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A craft beer lover's guide to Oriole Park at Camden Yards

Good baseball demands good beer.


It's amazing that America is really not that far removed from a time when our beer choices were like the color choices for an early Model T - that is to say, "you can have your beer any style you like, as long as it's a light lager." Nowhere was this truer than at the ballpark, where baseball fans regularly were deluded into believing that Bud Light and Miller Lite were "choices." Thankfully, this false dichotomy is breaking down, as baseball stadiums are being dragged into following the rest of the country into the craft beer revolution. So now, you can watch the Orioles fight for a 2013 playoff berth while imbibing something a little more full-flavored.

Please note, I'm primarily a hophead (pale ales, IPAs, barleywines, etc.). If you're an expert on another beer style (porters/stouts, belgians, etc.), please let me know what I'm missing in the comments. If you're looking to get your ale on for your next trip to Camden Yards, read on. The information below is current based on the stadium/vendor layout for the 2013 season. And if you choose to follow my advice, PLEASE DRINK ... responsibly. Gary Thorne jokes aside, if you drink lots of beer (good beer or Bud Light Lime), please don't drive afterward.

The Pre-Game: Let's face it, nobody who's really getting their drink on at a baseball game wants to pay over $8 per beer for the entire event. So before you even get your ticket scanned at the Camden Yards gates, stop by Pickles Pub and its spacious outdoor drinking area. Beyond the standard macrobrewed lagers, you'll find $4 tallboys of Sierra Nevada Torpedo. That's right, you can get 16 ounces of Imperial IPA for half the cost of a Bud Light inside the ballpark.

The Eutaw Street Corridor: Come in to Camden Yards through the main gates and you'll stroll onto Eutaw Street, right past Boog's BBQ and Stuggy's. Unfortunately, you won't find much in the way of craft offerings out here, with the exception of InBev shill offerings like Goose Island and Leinenkugel's. But wait! Off to your left -- inside the warehouse -- you can take a turn into Dempsey's Brewpub, a full-service restaurant where many of Camden Yards' more interesting food offerings (bacon on a stick, crab dip waffle fries) originate. The Brewpub features four house beers (a red ale, an IPA, a wheat beer and a golden ale), which in all truth are solid but unimpressive. But it also features a solid bottled beer list with something for everyone, making the brewpub worth a stop if it's not completely swamped and you have a little time to kill before first pitch.

The Lower Concourse: If you're getting into Camden Yards without too much time to spare before first pitch, this is the best place to grab yourself a good beer. You have two really good options down here. First, you can stop by the Flying Dog kiosk on the outer edge of the concourse near home plate. Flying Dog is a Frederick, MD, brewery, and their kiosk is a good place to get the aforementioned crab dip waffle fries at the same time as you grab a Snake Dog IPA, Underdog Lager, Raging Bitch Belgian IPA or Woody Creek White. Even better, if you come to a Friday night game, Flying Dog brings a cask beer selection to their kiosk, which is a really rare treat for beer snobs at a ballgame (or a chance to drink "warm, flat beer" for people who haven't gone over the edge yet). The other option, on the inner portion of the concourse just past Flying Dog, is the Free State Pub, which has about a half-dozen regional craft beers on tap, and several dozen more in bottles.  If you want options, this is the place to go.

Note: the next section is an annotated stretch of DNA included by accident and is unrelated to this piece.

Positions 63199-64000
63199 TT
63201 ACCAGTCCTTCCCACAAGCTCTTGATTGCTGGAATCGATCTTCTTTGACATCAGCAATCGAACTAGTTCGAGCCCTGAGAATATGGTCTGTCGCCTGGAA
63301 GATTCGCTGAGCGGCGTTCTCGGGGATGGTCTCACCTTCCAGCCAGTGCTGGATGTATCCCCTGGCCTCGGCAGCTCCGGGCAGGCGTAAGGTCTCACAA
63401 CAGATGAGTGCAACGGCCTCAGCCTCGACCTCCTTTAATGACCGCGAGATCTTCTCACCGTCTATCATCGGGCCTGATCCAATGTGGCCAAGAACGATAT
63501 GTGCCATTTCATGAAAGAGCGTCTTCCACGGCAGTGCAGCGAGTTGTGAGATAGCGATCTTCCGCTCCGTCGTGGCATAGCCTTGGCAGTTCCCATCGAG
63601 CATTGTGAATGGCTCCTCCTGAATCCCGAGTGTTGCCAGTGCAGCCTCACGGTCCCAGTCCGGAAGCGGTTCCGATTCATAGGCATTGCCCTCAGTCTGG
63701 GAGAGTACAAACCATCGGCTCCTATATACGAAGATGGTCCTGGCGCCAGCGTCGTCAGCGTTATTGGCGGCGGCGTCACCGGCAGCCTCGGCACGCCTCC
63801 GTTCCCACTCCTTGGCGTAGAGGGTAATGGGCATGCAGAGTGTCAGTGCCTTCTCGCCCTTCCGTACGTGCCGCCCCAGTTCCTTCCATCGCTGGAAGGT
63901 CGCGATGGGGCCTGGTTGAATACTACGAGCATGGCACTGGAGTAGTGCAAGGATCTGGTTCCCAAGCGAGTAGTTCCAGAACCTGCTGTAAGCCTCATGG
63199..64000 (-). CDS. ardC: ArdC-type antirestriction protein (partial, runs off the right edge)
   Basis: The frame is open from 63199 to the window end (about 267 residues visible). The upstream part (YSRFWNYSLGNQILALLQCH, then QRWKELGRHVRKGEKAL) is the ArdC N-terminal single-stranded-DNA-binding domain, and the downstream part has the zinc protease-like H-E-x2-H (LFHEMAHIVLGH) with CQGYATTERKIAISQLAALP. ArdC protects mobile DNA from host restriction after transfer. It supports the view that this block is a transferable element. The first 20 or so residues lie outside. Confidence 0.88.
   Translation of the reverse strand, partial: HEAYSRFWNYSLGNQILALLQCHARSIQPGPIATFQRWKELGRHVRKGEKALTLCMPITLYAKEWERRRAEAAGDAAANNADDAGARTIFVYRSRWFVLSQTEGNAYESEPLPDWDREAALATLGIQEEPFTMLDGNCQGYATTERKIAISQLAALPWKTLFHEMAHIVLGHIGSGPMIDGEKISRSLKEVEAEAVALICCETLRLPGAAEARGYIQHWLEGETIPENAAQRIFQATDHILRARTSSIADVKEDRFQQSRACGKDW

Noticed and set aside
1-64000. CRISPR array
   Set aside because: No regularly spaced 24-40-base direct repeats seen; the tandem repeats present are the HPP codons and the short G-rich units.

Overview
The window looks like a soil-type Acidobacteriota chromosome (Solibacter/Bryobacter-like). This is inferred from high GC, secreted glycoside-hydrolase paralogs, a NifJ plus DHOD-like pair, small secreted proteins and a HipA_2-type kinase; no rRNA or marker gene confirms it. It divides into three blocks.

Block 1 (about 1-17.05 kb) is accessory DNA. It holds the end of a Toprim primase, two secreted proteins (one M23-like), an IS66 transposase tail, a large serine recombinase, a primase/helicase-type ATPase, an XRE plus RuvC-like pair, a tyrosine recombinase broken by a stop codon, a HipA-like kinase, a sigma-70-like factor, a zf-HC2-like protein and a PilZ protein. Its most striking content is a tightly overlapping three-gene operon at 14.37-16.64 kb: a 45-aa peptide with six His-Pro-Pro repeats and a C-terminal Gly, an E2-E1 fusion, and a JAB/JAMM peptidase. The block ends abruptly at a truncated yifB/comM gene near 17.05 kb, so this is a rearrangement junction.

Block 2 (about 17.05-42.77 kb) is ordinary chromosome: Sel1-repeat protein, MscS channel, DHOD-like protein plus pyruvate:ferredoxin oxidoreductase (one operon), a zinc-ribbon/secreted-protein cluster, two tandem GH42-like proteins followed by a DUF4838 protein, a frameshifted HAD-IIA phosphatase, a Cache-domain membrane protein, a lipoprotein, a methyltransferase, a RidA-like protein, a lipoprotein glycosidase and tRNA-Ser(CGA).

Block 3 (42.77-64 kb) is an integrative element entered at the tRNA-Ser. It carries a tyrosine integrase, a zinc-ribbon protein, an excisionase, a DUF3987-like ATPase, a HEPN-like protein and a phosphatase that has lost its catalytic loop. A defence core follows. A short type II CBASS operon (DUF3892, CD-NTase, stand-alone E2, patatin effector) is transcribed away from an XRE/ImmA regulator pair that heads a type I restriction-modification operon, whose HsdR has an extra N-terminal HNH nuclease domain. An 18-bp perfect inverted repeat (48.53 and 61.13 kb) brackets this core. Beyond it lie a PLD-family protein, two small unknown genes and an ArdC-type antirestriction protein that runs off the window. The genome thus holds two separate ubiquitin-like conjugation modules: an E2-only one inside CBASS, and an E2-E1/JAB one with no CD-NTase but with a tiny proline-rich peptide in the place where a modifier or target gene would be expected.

The Upper Concourse: Unfortunately, this is where things get a little dicey, and I know, because my partial season seats are up here. Once you're up on the 300 level of Camden Yards, your options are limited to a small kiosk on the outer concourse for Heavy Seas Brewery (another Maryland brewery, but one whose quality has declined of late, in my humble opinion), and a beer/margarita bar on the inner concourse, whose only craft offering is ... Heavy Seas! So if you want an ale on the upper deck, you can have Loose Cannon IPA or Loose Cannon IPA, and you can like it.

In The Seats: Unfortunately, I have yet to see a beer vendor at Camden Yards schlepping around anything other than the standard selection of lagers. With the number of quality craft beers that's now available in cans, it would be really nice if the vendors in the stands would tote around one token full-flavored beer, even something as simple as Sierra Nevada Pale Ale. Alas, if you want a good beer, you're going to be getting up for it.

A beer snob wouldn't be a beer snob if they weren't complaining about something, but the fact is that Orioles fans can drink pretty well at Camden Yards these days, even if they have to hunt out the best selections just a little bit. My gameday routine is a Flying Dog Snake Dog IPA with crab dip waffle fries to start out, then an Evolution Lot #3 IPA a little later on. But ultimately, you have choices, and choices are good.

What did I miss? What's available on the Club Level, which I never frequent? What's available on that cool rooftop bar above the centerfield flag court, which is always full when I try to go check it out? Is there anywhere in the park that you can't get Bud Light Lime? Let me know in the comments, and I'll update this post accordingly.

2014-2015 updates: Since writing this post, I've confirmed that the center field rooftop bar is a decent place to get a Flying Dog beer (Dead Rise, Snake Dog) and check out a different view of the field during a game.  For the 2015 season, the team has added a couple of extra craft beer carts to the upper deck, though they're all next to one another and still the only options for craft beer in the upper deck.